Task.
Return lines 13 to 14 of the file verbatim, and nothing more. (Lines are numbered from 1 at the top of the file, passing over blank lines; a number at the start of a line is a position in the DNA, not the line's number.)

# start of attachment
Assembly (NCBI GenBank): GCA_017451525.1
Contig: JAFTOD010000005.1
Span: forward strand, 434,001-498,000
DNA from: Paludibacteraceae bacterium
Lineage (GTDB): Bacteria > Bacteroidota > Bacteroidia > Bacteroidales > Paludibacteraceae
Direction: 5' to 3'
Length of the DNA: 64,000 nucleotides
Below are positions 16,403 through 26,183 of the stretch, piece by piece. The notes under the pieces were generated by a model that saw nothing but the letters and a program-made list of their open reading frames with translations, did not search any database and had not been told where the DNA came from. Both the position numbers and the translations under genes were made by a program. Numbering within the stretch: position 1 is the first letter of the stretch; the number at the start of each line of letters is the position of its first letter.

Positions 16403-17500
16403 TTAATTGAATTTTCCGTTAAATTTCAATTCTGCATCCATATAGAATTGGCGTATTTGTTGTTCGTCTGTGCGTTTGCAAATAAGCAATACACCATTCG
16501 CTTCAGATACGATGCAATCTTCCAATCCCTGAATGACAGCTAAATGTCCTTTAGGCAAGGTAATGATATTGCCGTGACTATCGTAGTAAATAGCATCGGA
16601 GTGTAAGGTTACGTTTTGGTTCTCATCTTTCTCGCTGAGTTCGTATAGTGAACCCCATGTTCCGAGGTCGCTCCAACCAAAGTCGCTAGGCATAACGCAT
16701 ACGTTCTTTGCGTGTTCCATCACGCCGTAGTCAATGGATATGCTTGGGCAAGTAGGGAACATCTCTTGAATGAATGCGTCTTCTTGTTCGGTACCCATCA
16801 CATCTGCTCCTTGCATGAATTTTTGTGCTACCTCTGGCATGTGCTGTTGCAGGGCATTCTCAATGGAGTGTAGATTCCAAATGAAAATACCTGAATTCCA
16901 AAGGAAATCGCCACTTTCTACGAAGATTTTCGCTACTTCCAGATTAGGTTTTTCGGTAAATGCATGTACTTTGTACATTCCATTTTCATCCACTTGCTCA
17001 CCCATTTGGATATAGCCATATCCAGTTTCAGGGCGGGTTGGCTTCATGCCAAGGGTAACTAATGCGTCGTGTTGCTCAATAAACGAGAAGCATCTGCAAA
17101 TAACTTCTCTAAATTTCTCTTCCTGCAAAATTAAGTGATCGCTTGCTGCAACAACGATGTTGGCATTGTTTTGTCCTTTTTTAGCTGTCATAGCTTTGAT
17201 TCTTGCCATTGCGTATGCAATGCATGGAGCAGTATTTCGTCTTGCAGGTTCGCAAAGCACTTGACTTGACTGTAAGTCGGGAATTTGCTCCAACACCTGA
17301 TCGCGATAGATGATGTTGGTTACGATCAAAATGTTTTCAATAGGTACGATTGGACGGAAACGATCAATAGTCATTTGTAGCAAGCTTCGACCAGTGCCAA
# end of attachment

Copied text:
16701 ACGTTCTTTGCGTGTTCCATCACGCCGTAGTCAATGGATATGCTTGGGCAAGTAGGGAACATCTCTTGAATGAATGCGTCTTCTTGTTCGGTACCCATCA
16801 CATCTGCTCCTTGCATGAATTTTTGTGCTACCTCTGGCATGTGCTGTTGCAGGGCATTCTCAATGGAGTGTAGATTCCAAATGAAAATACCTGAATTCCA